Why does Apple force users into an experience that almost inevitably ends in sadness, if not outright disaster? There's a straight answer to that question and it's what pushed me away from my iPhone 3G and onto a Nexus One in the summer of 2010.
The whole point of selling an iPhone/iPod touch isn't to sell a piece of hardware, it's to loop an end-user into a system that continually drains their credit card.
But here's the thing: what if you don't want to go all-in with that ecosystem? What if you enjoy casually using an app here or there on the iPhone, and what if you just want to throw a record on your device five minutes prior to heading out on a ten-day road trip? What if you want to make quick and subtle changes to your iPod, iPad or iPhone, without iTunes selfishly consuming what's left of your day? That, friends, is apparently an impossible task, especially if you've got a handful of devices or - gasp! - more than one computer that your device talks to.
Here's an example: I download a new record from Amazon's MP3 store. That was fun and easy. Now, what I'd love to do is plug my iPod touch in and have it show up on my desktop as an external storage device - you know, one of the hundreds of features missing in iOS that you get on any other device. If that were to occur, I could drag those files over to a "Music" folder, and in the time it'd take me to yell "Hallelujah," I'd be ejecting the device and heading on my merry way - the iTunes connection mode is up to 30x times slower than mass storage mode!.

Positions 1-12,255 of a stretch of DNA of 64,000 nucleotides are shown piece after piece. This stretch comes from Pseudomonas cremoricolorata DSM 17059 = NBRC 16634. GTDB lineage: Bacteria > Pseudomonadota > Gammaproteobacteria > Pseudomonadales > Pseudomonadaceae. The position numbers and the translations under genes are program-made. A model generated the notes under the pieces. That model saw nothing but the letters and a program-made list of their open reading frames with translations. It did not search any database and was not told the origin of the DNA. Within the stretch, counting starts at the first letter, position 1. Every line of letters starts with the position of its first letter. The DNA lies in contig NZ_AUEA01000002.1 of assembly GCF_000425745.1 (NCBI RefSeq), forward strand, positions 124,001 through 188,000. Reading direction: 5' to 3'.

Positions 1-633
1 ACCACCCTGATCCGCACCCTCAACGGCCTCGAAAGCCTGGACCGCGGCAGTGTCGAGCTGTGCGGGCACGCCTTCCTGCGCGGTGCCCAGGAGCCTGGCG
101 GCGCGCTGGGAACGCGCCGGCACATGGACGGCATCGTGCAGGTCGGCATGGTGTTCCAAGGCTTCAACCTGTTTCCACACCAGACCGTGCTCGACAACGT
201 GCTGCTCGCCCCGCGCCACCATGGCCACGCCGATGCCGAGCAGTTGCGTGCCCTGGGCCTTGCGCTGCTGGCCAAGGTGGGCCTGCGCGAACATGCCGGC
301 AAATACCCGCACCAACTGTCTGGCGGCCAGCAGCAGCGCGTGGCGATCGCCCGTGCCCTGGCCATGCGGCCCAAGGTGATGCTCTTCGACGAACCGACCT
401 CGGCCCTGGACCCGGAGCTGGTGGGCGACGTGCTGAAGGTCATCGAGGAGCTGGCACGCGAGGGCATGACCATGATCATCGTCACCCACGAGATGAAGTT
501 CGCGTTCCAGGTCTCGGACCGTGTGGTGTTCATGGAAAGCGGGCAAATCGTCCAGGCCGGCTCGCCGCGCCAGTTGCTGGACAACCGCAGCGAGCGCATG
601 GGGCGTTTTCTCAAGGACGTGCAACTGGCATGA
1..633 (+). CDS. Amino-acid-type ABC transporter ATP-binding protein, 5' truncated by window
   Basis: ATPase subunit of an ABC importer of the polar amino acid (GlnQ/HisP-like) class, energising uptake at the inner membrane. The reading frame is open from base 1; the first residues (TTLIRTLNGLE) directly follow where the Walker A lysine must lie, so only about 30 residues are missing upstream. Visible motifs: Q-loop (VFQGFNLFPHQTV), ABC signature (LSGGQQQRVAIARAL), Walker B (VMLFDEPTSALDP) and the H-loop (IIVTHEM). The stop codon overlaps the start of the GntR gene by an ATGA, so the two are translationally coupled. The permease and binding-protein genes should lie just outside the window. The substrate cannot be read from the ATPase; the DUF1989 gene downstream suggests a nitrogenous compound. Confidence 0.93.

Is that really too much ask, Apple? I'm guessing it's not, given that said scenario is exactly what plays out each time I port over an album to my Nexus One.
Instead, a simple ten song transfer ends up taking between ten minutes and ten hours, depending on how long it has been since you last synced your device with iTunes. Apple should borrow yet another concept from Google: opt out. And by that, I mean avoid iTunes altogether and let us drag music over as if it's an external storage device. But with Apple, there is no opt out, not even from getting tracked by Cupertino.
While we're on the topic, let's briefly discuss apps. Once you start a sync, you best carve out enough time to allow your device and computer to level with one another. And if your app arrangement on your computer is any different than what's on your iPhone or iPod, get ready for yet another round of rearranging. Oh, and see that "Don't Sync Apps" button over there? Careful - clicking it lets iTunes wipe all of your apps rather than simply opting out of a sync and leaving them the way they currently are on your device.
Then there would be the issue of using multiple iDevices on a single computer - which deserves a segment of its own - and instead, will present a fairly simple solution that should unquestionably be included in the next point release of iTunes. Apple, stop forcing people to backup their devices every single time. Let us manage our devices as if they're simple USB HDDs.
I'll stop short of tackling the issue of the 10-year old "dock connector", it's humongous size compared to today's micro-USB or MHL (micro-usb + HDMI, see Galaxy S2), it's incompatibility with non-Apple devices and the supposed transition to Thunderbolt. Dear Steve, nobody wants/needs a gigabit server grade connection on a phone, we need compatibility, USB.